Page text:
Alfred Korzybski

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Alfred Habdank Skarbek Korzybski was a Polish American scholar who is credited with creating the field of general semantics. General Semantics, which is not the same thing as the field of semantics, is a program that tries to control how the brain evaluates things. Korzybski had always been interested in the complexity of the human brain. He thought that human knowledge is limited not only by the nervous system, but also by the languages that humans have made. This means that no human can know the absolute truth. He was an engineer by trade, and he was very good at noticing how people act. He found it most interesting that, despite all the progress people have made in math, science, and technology, they still don’t know how their own brains work. So, he spent a lot of time studying how people act. His work led to the development of what became known as general semantics. Soon, this field was seen as a science and was taught in colleges and universities. He is most famous for saying, “The map is not the territory,” which means that the real thing is different from how it is shown.

Early years and childhood

He was born in Warsaw, Poland, on July 3, 1879, into an aristocratic family that had mathematicians, scientists, and engineers in it for many generations.

His parents had a lot of money, so they made sure he got the best education possible. At home, he learned Polish. At school, he learned Russian. His governesses taught him, French and German. When he was a teen, he could speak all four of these languages well.
Before going to Warsaw University of Technology to study engineering, he ran his father’s farm for a while.

Alfred Korzybski’s Career

When World War I started, he joined the Second Russian Army as a volunteer and worked as an intelligence officer in the General Staff Intelligence Department.
During his service, his horse was shot out from under him, which hurt his hip. He also hurt his leg badly and had injuries inside of him.

In December 1915, he was sent to Canada’s Camp Petawawa testing grounds to watch new artillery tests. Then he moved to the United States to help plan how artillery would get to Russia. There, he also helped the US government by getting the word out about the sale of war bonds.

After the Russian army fell apart during the Russian Revolution of 1917, he joined the French-Polish army.
After the war, he chose to stay in the United States. He changed a lot because of what he went through in the war. He didn’t understand why people did so much killing and violence for no reason. This made him look at the differences between how people and animals act and study those differences.

His friends, the biologist Jacques Loeb and the mathematician Cassius Jackson Keyser, were impressed by his ideas and told him to publish them. In 1921, Korzybski’s book “Manhood of Humanity: The Science and Art of Human Engineering,” which he wrote because he wanted to, came out.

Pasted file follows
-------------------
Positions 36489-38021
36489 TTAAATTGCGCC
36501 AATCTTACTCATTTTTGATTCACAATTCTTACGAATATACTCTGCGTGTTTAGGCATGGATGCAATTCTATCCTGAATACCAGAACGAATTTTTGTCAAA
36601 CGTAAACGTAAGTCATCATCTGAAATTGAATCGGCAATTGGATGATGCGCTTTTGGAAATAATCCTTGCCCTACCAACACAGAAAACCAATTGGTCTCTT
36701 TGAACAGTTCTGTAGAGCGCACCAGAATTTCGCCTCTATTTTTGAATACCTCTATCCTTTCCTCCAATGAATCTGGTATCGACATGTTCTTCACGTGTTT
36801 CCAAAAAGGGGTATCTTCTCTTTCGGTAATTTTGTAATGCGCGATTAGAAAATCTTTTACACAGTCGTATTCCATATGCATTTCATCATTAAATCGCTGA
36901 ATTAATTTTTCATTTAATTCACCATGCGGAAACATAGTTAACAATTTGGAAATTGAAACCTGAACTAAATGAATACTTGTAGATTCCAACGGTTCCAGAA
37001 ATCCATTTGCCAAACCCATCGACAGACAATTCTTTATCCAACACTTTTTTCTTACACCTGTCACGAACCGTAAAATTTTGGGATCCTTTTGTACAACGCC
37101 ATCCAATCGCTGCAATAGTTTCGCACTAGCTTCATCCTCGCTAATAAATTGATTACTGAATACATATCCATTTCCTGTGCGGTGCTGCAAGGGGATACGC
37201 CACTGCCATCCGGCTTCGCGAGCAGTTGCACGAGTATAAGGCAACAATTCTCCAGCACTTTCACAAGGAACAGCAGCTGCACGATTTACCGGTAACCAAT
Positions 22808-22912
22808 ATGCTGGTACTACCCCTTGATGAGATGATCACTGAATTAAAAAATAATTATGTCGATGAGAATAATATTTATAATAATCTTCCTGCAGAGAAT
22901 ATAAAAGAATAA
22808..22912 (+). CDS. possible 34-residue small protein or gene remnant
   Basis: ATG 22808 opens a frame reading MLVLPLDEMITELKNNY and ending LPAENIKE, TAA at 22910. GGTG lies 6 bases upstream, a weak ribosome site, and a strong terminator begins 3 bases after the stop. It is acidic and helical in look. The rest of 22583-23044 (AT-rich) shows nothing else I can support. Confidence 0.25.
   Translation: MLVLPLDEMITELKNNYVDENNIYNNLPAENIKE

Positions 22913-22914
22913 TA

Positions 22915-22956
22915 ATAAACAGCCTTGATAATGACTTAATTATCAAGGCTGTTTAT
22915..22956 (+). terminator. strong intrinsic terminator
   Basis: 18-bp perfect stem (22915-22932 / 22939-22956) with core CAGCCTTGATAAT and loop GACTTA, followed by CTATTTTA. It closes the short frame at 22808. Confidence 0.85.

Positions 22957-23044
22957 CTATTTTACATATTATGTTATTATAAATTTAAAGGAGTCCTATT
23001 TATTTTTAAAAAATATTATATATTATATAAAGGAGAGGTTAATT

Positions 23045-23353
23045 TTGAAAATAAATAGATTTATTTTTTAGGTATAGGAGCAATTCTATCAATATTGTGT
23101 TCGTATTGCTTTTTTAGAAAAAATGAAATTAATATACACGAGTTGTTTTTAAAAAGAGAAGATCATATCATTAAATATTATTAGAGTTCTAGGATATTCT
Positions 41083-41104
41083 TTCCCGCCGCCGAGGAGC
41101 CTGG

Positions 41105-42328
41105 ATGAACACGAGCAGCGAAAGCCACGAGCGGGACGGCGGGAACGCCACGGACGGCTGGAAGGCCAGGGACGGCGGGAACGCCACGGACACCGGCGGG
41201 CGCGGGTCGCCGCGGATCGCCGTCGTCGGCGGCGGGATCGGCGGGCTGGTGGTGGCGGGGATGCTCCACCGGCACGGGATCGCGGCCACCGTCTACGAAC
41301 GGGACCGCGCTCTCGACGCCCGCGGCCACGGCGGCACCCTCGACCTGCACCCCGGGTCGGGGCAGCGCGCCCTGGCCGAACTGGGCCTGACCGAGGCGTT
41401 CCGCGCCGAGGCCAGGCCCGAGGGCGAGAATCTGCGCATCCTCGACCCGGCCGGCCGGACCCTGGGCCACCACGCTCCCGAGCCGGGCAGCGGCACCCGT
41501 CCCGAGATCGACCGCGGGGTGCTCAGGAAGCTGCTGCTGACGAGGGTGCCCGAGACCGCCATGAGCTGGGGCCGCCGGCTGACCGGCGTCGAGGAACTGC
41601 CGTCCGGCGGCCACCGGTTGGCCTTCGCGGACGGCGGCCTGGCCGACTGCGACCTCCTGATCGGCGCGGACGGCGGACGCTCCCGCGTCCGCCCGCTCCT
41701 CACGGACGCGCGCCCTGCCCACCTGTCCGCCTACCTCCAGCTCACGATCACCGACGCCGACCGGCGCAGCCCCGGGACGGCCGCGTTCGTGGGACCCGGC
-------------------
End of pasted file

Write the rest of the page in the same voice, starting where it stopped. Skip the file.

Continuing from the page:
His first book did well, so he kept looking into things. By this time, psychiatry was one of his areas of research, and he spent two years learning from William Alanson White, who was in charge of the St. Elizabeth’s Hospital in Washington, D.C.

In 1923, he tried to get a U.S. patent for his Structural Differential model. He had also been working on a concept he called “Time-binding” for the past few years. In 1924, he put out a book called “Time-Binding: The General Theory” and gave a talk about it at the International Mathematical Congress in Toronto.

In October 1933, he wrote a book called “Science and Sanity: An Introduction to Non-Aristotelian Systems and General Semantics.”

By this time, he was very well-known. From 1934 to 1937, he gave lectures and seminars all over the country based on the method of “General Semantics,” which he had written about in the book “Science and Sanity.”

In 1938, he started the Institute of General Semantics in Chicago. The first money came from Cornelius Crane in Chicago and Frances Stone Dewing in Massachusetts. M. Kendig was the first person in charge of the Institute’s education.

After World War II, he moved the institute to Lakeville, Connecticut, in 1946. He was in charge of the institute until he died. In 1951, “Perception: An Approach to Personality” included a chapter of his last paper, “The Role of Language in the Perceptual Processes.”

Works of note

He is best known for creating the field of general semantics, which looks at language from a philosophical point of view. It tries to figure out the relationship between how language looks and how it is used. It also tries to control how people can express themselves.

Personal Life & legacy

In the late 1910s, he met Mira Edgerly, who was a good portrait painter. They got married in 1919. The two stayed together until he died.

He had always been a busy person, and his busy life started to hurt his health in his later years. On March 1, 1950, he died from a blood clot in his heart.

Estimated Nt worth

Alfred Korzybski’s estimated net worth is $8 million, and his main income comes from being an engineer, philosopher, linguist, and mathematician. We don’t know enough about Alfred Korzybski’s cars or about his lifestyle.